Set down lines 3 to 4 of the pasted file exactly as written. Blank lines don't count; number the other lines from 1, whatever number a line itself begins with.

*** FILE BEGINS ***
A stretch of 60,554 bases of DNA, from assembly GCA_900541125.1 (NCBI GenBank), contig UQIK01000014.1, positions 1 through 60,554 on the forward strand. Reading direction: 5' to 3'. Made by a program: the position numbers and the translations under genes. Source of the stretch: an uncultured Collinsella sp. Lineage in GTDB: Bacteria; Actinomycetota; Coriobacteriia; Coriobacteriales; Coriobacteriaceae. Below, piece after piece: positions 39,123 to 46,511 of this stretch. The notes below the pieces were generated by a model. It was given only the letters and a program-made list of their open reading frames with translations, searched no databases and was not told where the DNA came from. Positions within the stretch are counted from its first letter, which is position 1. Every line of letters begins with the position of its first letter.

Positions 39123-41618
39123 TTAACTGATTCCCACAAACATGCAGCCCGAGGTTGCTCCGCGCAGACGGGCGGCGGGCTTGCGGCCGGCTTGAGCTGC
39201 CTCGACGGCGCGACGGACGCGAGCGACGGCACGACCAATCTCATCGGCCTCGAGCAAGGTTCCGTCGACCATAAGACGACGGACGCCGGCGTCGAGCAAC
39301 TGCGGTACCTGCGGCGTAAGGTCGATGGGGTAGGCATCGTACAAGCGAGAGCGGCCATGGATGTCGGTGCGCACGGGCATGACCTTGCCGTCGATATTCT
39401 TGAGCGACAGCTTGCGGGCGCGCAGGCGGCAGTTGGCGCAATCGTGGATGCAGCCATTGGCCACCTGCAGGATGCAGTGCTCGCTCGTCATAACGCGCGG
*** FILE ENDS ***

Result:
39123 TTAACTGATTCCCACAAACATGCAGCCCGAGGTTGCTCCGCGCAGACGGGCGGCGGGCTTGCGGCCGGCTTGAGCTGC
39201 CTCGACGGCGCGACGGACGCGAGCGACGGCACGACCAATCTCATCGGCCTCGAGCAAGGTTCCGTCGACCATAAGACGACGGACGCCGGCGTCGAGCAAC